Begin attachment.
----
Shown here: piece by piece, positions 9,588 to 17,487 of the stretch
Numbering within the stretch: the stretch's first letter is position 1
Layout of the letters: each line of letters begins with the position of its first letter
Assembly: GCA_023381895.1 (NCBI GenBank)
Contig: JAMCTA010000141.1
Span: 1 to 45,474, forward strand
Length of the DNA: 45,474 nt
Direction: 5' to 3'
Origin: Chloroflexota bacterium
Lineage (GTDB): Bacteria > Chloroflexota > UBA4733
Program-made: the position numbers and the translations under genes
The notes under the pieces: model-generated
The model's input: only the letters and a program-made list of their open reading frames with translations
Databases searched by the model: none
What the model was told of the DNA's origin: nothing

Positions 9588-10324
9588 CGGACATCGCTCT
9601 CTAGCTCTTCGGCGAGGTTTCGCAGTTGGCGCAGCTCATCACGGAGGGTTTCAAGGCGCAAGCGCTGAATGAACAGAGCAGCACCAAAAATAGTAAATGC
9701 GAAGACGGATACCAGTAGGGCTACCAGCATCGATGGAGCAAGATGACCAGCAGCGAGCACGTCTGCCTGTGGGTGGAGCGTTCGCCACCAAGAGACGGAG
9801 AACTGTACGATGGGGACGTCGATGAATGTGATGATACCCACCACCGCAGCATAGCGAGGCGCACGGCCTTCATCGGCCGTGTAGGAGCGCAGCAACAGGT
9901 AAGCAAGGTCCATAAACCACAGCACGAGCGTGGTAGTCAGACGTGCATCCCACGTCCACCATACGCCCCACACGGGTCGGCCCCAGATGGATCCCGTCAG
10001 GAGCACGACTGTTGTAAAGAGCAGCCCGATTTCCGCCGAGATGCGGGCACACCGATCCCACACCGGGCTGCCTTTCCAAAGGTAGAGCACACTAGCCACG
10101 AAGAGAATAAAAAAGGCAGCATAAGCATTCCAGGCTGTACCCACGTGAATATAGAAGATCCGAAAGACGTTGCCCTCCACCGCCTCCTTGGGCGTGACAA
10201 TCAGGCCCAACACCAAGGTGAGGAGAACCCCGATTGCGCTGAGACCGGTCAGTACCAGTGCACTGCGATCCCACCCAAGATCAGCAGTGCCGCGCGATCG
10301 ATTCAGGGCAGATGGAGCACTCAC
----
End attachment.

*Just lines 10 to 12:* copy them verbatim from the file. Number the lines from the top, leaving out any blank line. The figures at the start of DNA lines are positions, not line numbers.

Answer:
Lineage (GTDB): Bacteria > Chloroflexota > UBA4733
Program-made: the position numbers and the translations under genes
The notes under the pieces: model-generated